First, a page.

Italian High Renaissance Painter, 1483-1520
Raphael Sanzio, usually known by his first name alone (in Italian Raffaello) (April 6 or March 28, 1483 ?C April 6, 1520), was an Italian painter and architect of the High Renaissance, celebrated for the perfection and grace of his paintings and drawings. Together with Michelangelo and Leonardo da Vinci, he forms the traditional trinity of great masters of that period.
Raphael was enormously productive, running an unusually large workshop, and, despite his early death at thirty-seven, a large body of his work remains, especially in the Vatican, whose frescoed Raphael Rooms were the central, and the largest, work of his career, although unfinished at his death. After his early years in Rome, much of his work was designed by him and executed largely by the workshop from his drawings, with considerable loss of quality. He was extremely influential in his lifetime, though outside Rome his work was mostly known from his collaborative printmaking. After his death, the influence of his great rival Michelangelo was more widespread until the 18th and 19th centuries, when Raphael's more serene and harmonious qualities were again regarded as the highest models.
His career falls naturally into three phases and three styles, first described by Giorgio Vasari: his early years in Umbria, then a period of about four years (from 1504-1508) absorbing the artistic traditions of Florence, followed by his last hectic and triumphant twelve years in Rome, working for two Popes and their close associates. Related Paintings of Raphael :. | Glory of St Eusebius | alba madonna | fedra inghirami | muse'e du louvre, paris | Madonna d'Orleans |
Related Artists:Mercier, Philippe
French Painter, ca.1689-1760
was a French painter and etcher, who lived principally and was active in England. He was born in Berlin of French extraction, the son of a Huguenot tapestry-worker. He studied painting at the Akademie der Wissenschaften of Berlin and later under Antoine Pesne, who had arrived in Berlin in 1710. Later, he traveled in Italy and France before arriving in London??"recommended by the Court at Hannover"??probably in 1716. He married in London in 1719 and lived in Leicester Fields. He was appointed principal painter and librarian to the Prince and Princess of Wales at their independent establishment in Leicester Fields, and while he was in favor he painted various portraits of the Royalties, and no doubt many of the nobility and gentry. Of the Royal portraits, those of the Prince of Wales and of his three sisters, painted in 1728, were all engraved in mezzotint by Jean Pierre Simon, and that of the three elder children of the Prince of Wales by the John Faber Junior in 1744. This last was a typical piece of Mercier's composition, the children being made the subject of a spirited, if somewhat childish, allegory in their game of play. Prince George is represented with a firelock on his shoulder, teaching a dog his drillIvar Kamke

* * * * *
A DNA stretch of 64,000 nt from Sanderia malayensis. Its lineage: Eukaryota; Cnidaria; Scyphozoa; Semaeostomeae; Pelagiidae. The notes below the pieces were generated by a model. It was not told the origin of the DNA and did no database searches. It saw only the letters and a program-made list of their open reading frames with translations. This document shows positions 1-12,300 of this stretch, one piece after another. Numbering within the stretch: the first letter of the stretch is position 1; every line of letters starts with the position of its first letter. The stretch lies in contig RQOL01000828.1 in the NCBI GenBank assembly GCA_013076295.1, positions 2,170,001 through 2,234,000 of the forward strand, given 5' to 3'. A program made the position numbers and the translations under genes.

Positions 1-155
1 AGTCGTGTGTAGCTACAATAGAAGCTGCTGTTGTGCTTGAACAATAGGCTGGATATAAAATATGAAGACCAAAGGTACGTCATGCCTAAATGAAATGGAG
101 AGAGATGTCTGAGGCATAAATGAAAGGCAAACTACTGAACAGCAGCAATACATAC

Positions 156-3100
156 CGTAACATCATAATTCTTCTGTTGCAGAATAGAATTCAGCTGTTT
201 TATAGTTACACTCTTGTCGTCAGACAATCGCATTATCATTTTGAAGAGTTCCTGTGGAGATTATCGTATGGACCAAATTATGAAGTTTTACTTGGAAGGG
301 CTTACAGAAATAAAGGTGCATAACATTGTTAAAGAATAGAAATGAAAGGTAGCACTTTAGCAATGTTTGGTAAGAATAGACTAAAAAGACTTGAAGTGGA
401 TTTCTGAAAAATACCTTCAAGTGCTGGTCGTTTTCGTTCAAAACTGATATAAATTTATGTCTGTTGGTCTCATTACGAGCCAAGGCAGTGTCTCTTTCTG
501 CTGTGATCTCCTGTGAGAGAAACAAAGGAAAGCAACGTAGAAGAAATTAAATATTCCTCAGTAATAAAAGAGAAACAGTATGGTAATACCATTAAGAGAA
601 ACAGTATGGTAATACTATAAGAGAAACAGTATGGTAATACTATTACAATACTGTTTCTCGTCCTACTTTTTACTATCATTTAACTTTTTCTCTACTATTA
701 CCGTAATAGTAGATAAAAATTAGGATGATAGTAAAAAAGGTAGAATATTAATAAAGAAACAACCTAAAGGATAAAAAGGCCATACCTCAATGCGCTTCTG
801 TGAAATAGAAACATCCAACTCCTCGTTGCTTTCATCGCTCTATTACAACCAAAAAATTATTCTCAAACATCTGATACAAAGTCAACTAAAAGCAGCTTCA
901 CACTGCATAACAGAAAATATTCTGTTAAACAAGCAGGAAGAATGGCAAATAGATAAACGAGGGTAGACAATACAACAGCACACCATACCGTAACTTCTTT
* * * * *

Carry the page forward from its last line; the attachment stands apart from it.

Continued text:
Sweden (1882 -1936 ) - Painter
Italian Painter , 1837-1878
Italian painter. The son of an Austrian government official, Cremona began his artistic education in 1849 at the art school in Pavia, where he encountered three Lombard artists who were an important influence on his early studies: Giacomo Tr?court (1812-82), head of the school; Giovanni Carnevali, Tr?court's friend and a frequent visitor to Pavia; and Federico Faruffini, also a student at Pavia. All three were interpreters of the curiously soft and subtle form of Romanticism, derived from Andrea Appiani, that was to be found in this specific form only in Italy. In 1852 Cremona moved to Venice, where he enrolled at the Accademia. His teachers, who included Ludovico Lipparini (1800-56), Michelangelo Grigoletti (1801-70) and Antonio Zona (1814-92), were well versed in the more academic form of Romanticism expressed by Francesco Hayez, although in Zona the rather rigid, academic linearity was attenuated by a softer sense of form and colour. The Venetian Old Masters were a greater influence on Cremona's ultimate use of colour than was his academy training. In 1859, to avoid military service with the Austrian Army, Cremona moved to Piedmont.